Purpose: As one of the buzzwords in the present age with considerable impacts in tertiary institutions, social media use in online teaching, learning and information dissemination have been extensively discussed in extant literature. This paper aims to explore the existing campus sustainability appraisal (CSA) tools to identify the length at which social media has been used, especially in environmental sustainability indicators’ selection and empirical verification. Design/methodology/approach: The methodology is mainly based on a desktop study involving comprehensive review and content analysis of existing CSA tools’ documents. Webpage content analysis of selected sustainability monitoring and tracking system in higher education institutions was also conducted. Findings: The tools' content analysis reveals insufficient utilization of social media data and platforms in campus sustainability environmental-dimension indicators selection. To bridge this identified research gap, social media user-generated content for appraising the campus-wide environmental sustainability indicators preference in tertiary institutions was proposed. Practical implications: The adoption and modification of this study’s proposed approach by tertiary institutions, especially in sub-Saharan African countries, could help address most campus-wide environmental challenges raised, commented on and discussed on social media. Originality/value: This study contributes to knowledge gaps by revealing the extent of social media utilization in extant tools. With the expanding utilization of different social media platforms by various tertiary institutions worldwide, their administrators' responsibility is to put these social media data into fair use.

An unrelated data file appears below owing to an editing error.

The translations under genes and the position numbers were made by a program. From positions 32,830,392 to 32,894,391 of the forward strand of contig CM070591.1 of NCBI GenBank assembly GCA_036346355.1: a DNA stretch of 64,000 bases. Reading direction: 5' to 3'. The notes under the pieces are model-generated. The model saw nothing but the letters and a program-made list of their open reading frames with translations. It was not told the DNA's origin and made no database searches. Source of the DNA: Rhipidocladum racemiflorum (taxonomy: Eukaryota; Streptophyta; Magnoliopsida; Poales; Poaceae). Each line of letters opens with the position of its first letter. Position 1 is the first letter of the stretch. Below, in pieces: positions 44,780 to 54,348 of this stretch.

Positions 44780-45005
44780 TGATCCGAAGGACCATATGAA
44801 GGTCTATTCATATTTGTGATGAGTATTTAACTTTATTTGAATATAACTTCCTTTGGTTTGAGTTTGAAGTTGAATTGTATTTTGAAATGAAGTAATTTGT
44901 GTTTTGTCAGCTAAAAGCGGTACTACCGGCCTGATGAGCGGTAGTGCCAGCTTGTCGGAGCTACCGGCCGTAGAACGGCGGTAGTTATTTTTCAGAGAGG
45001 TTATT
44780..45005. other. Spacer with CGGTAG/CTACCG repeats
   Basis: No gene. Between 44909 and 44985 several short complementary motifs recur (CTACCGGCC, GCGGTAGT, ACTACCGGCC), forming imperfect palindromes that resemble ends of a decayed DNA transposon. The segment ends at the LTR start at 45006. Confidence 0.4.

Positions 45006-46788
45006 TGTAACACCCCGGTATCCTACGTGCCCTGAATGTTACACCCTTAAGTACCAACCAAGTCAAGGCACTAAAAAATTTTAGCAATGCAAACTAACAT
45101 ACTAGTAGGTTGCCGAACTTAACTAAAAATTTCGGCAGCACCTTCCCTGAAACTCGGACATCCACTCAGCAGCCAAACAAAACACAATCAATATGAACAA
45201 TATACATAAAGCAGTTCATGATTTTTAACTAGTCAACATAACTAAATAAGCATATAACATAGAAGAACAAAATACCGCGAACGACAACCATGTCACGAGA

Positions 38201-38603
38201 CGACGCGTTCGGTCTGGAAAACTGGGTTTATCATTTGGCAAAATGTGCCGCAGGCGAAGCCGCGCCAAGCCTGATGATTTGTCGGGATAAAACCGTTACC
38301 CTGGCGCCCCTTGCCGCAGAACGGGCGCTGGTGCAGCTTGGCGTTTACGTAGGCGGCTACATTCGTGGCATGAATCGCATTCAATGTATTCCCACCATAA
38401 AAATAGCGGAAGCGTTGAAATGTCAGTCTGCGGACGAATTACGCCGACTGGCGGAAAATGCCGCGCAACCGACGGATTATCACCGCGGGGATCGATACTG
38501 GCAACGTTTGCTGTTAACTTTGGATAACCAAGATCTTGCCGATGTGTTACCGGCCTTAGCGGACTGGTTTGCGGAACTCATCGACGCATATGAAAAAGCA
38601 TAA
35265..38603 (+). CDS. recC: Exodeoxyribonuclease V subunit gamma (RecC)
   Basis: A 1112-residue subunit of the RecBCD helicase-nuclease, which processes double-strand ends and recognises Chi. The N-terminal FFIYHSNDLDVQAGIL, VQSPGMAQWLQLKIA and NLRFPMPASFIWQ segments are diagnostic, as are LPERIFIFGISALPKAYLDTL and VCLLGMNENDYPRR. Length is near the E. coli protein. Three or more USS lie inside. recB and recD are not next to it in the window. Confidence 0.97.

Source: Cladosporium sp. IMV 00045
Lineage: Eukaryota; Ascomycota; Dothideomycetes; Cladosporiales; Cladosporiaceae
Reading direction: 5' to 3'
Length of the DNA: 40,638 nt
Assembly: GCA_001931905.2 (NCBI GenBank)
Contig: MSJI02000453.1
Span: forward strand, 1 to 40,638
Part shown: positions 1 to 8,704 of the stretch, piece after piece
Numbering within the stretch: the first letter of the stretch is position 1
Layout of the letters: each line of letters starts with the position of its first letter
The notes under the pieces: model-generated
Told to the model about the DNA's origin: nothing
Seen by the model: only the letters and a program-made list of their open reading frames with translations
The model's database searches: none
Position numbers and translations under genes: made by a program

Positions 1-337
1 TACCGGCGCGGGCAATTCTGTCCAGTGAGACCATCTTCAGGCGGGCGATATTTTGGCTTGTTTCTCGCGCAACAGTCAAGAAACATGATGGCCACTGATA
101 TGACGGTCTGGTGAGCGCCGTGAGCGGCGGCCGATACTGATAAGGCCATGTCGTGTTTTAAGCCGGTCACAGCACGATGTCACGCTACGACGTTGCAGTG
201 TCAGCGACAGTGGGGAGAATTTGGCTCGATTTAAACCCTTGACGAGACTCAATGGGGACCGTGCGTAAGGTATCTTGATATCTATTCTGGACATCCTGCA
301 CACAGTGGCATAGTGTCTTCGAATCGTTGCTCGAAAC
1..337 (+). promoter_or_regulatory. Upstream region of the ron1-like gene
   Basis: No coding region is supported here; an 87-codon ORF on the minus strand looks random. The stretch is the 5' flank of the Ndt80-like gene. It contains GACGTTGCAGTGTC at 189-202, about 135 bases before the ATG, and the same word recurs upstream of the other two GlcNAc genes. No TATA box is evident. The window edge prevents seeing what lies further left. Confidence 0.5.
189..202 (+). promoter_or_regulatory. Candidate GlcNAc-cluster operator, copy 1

|Number of pages
|International Journal of Sustainability in Higher Education
|Published - 6 Jan 2022
Bibliographical notePublisher Copyright:
© 2021, Emerald Publishing Limited.
- Campus sustainability indicators
- Data mining
- Higher education institutions
- Social media data
- Sub-Sahara Africa
- Symbolic interactionism
ASJC Scopus subject areas
- Human Factors and Ergonomics